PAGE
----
Some investigations appear to focus on why only some corporations have repeatedly won major government licenses, leases and concessions, and whether politicians are directly involved in activities they regulate. For instance, in the telecommunications matter, the bureau said it was investigating a possible criminal conspiracy between government officials and private individuals. The number of applicants for lucrative cellular licenses may have been artificially limited, and some licenses may have been awarded without bidding, the bureau said.

The telecommunications minister, A. Raja, said that the ministry followed all government procedures and that the licenses were awarded after a review by the prime minister.

Heather Timmons reported from New Delhi and Vikas Bajaj from Mumbai.

 

India Informs Miner Sesa Goa of Investigation
http://online.wsj.com/article/SB10001424052748704317704574503152018151862.html?
OCTOBER 30, 2009 | By PRASENJIT BHATTACHARYA


NEW DELHI - Sesa Goa Ltd. said Thursday that India's fraud-investigation agency has notified the iron-ore miner about an investigation into its finances and management. The Press Trust of India news agency reported Corporate Affairs Minister Salman Khurshid as saying Wednesday that any action, if warranted, would be taken against the company only after detailed examination of the financial accounts.

The minister didn't say what specific possible financial or management irregularity the government is investigating at the unit of Vedanta Resources PLC. Sesa Goa said in a statement to the Bombay Stock Exchange that the investigation "includes looking into the state of affairs of the company...in respect of mismanagement, malpractice, financial and other irregularities" between 2001 and 2009.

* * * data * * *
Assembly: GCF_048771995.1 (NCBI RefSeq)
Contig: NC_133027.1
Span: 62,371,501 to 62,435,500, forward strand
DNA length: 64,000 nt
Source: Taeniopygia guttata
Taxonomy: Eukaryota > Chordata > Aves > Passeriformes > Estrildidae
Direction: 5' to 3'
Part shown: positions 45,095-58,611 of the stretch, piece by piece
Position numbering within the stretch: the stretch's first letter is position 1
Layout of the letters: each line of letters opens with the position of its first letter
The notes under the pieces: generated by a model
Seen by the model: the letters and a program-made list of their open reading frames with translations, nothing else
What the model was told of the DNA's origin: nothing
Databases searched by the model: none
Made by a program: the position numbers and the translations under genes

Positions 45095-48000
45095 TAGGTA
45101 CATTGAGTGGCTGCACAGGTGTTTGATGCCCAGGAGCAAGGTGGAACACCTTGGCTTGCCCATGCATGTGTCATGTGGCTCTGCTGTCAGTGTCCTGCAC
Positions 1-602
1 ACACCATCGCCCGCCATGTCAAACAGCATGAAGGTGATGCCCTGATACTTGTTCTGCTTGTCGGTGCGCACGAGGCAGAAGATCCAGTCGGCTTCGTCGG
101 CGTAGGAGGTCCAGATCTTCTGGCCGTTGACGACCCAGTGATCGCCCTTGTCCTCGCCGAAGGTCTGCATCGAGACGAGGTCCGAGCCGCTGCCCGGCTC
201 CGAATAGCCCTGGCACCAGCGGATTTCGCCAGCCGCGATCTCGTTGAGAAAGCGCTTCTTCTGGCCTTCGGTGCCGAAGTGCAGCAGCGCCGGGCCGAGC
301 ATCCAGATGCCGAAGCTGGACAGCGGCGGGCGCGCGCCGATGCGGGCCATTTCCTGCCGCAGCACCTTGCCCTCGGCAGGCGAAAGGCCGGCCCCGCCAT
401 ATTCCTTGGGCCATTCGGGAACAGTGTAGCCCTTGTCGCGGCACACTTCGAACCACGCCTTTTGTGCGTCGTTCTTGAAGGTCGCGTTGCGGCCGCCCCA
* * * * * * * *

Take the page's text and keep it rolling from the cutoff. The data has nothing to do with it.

The statement, issued by C.D. Chitnis, Sesa Goa's general manager for legal affairs, said the federal government may be investigating an investor complaint filed six years ago.

Vedanta acquired the company in April 2007.

The investigation is likely to be concluded in six months, Sesa Goa said, though it didn't say whether the probe has begun. The company added that it will cooperate with authorities in the probe. Sesa Goa, which exports most of its production, acquired rival V.S. Dempo's mining assets in June for 17.5 billion rupees ($371 million). It is seeking opportunities to buy more mines in India and abroad.

Write to Prasenjit Bhattacharya at

 

In road accident deaths, India tops southeast Asia
http://www.samaylive.com/news/in-road-accident-deaths-india-tops-southeast-who/.html
(Source: IANS)  | Published: Fri, 13 Nov 2009 at 17:16 IST


New Delhi: Road accidents kill 33 people every hour in southeast Asia-and the highest number of these deaths are reported in India, a World Health Organisation (WHO) report has said.

The WHO report released Friday on the eve of the World Day of Remembrance for Road Traffic Victims (Nov 14) said that the number of road traffic injuries also has been rising rapidly in the region. The survey was based on figures provided by 11 Southeast Asian countries.